This is the first in a five part series on secrets effective communicators use to cast vision,
communicate big ideas, and affect change.
The simple apple.
Can you describe it? Consider its characteristics. Not what it does, but simply what it is. Here, I’ll help. An apple is…
- a fruit
- crispy and red
- low calorie
- full of vitamins
Maybe you have other descriptions. These are the features that tell us what an apple is. But what does it do?
- keeps you regular
- helps you lose weight
- helps you live longer
These benefits are what an apple does.
This is the difference in what marketers call features and benefits, or F&B.
Features describe what something is. Benefits suggest how it will make your life better.
To cast vision you need to think not in terms of features but in terms of benefits. (if you’re concerned about pandering, consider that speaking of benefits is a form of strategic caring.)
Features come from the developer’s perspective. Benefits come from the user’s perspective. Features are insider. Benefits are outsider.
To communicate well, focus on the benefits.
This core concept is simple yet deceivingly difficult to implement. You’ve got to train yourself to spot the difference.
I used to speak about the creative use of screens in worship. I had a lot of grandiose ideas about why screens were vital to worship and ministry and the role of art and aesthetic experience in spiritual formation. But nine times out of ten, in the subsequent question and answer session, I’d hear the same question: Now, what kind of projector do you recommend?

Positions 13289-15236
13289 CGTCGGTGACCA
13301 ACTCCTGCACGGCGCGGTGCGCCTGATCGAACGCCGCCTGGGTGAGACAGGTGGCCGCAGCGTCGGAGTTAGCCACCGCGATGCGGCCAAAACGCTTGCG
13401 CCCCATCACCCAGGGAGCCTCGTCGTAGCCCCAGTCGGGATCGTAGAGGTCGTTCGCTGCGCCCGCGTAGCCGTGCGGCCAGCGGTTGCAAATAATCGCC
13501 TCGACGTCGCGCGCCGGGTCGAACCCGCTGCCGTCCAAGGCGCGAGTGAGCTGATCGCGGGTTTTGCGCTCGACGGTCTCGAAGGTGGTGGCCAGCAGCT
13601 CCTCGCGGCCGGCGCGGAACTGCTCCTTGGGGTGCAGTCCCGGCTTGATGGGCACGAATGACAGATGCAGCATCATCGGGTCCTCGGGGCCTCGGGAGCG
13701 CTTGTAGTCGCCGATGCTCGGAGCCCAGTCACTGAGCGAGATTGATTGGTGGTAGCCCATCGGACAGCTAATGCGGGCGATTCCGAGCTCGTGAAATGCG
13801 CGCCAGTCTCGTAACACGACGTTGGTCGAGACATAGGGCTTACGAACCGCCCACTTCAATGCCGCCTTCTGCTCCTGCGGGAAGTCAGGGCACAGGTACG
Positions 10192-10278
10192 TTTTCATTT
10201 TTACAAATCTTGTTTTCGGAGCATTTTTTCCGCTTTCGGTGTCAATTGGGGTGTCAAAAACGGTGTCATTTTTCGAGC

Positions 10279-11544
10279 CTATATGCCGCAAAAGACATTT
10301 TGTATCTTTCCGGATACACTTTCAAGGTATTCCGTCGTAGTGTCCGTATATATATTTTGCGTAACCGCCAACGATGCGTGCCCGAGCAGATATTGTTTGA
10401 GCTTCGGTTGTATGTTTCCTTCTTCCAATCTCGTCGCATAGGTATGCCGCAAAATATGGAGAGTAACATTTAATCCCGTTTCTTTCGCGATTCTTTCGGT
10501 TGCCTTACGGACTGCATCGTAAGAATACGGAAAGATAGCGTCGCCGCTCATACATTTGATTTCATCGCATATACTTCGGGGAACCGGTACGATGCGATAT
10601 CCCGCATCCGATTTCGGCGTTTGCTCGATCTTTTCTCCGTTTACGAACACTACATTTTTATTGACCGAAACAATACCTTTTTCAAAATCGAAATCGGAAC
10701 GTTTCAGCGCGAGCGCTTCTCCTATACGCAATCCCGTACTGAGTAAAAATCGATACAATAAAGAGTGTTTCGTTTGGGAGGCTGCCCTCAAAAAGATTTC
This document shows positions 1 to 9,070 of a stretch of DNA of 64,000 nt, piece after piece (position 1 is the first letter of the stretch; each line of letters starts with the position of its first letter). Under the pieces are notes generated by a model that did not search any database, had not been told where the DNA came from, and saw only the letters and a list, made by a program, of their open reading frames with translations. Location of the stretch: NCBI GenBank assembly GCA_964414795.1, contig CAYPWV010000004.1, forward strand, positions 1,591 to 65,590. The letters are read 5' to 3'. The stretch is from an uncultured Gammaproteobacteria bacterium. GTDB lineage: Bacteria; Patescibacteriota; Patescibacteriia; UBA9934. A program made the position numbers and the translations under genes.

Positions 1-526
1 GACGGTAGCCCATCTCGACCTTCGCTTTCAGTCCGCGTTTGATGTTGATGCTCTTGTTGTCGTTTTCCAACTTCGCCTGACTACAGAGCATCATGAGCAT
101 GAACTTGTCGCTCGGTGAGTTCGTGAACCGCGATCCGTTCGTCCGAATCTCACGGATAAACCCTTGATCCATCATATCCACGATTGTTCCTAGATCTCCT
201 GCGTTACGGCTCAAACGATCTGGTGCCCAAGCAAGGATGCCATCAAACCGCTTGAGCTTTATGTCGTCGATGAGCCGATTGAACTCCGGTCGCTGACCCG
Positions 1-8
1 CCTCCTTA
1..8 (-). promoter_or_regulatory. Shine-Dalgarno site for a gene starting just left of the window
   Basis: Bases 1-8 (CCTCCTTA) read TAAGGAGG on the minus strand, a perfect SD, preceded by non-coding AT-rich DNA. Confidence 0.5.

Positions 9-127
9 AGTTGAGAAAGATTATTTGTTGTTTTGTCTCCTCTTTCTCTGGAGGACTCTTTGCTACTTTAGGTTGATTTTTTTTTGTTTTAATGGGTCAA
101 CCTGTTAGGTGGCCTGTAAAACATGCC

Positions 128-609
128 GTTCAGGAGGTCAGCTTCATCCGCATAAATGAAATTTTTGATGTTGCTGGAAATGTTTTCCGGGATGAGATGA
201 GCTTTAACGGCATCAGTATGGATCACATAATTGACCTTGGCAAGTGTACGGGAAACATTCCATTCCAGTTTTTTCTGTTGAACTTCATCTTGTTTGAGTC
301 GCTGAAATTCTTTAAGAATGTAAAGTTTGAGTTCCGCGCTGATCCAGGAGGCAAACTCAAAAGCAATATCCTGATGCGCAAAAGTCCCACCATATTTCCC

I’d get annoyed at the “101” nature of it all. In my enthusiasm, I’d fail to recognize that people aren’t insider like me. I wanted to talk about details, nuance and the finer points of the features. But the people to whom I was speaking were rarely there with me. They were beginners; they wanted the basics. They needed clear benefits.
Longtime insiders lose sight of the user’s perspective. To overcome this dilemma, consider this principle:
Users focus on the end result. They’re looking for the fruit, not the seed.
One of our Peachtree ministries is an ongoing assimilation class called Exploring Peachtree.
The simple approach would be to talk about what happens at the class. That would go something like this:
Join us at our next Exploring Peachtree, where you will learn about the church, become a new member, and meet other new members.
Meh. I might go, I might not. It doesn’t hook me. Typical promotion emphasizes something’s features, as a set of data points. Instead, think about the benefits. What happens as a result of the class? Imagine an ideal scenario: at Exploring Peachtree, people will discover a class or program at the church that will help their current situation; they will find the beginnings of real community; and they will deepen their faith walk.
Wouldn’t it be great if this could actually happen?
With these benefits in mind, we looked for a story where just this thing happened:
Now, which works better? This list of features about the class or the compelling presentation of the benefit of the class?
We spend so much of our time and energy communicating what something is. We need to spend more time communicating what might be. There is what something is, and what it might be. In order to successfully communicate an idea, you have to show people what might be.
I like to tell people a basic principle: don’t tell me what you’re going to do. That’s talking about the seed. Show me the fruit. Tell of the results of your work. Let’s tell stories of lives changed by ministry. Give me a beautiful piece of fruit.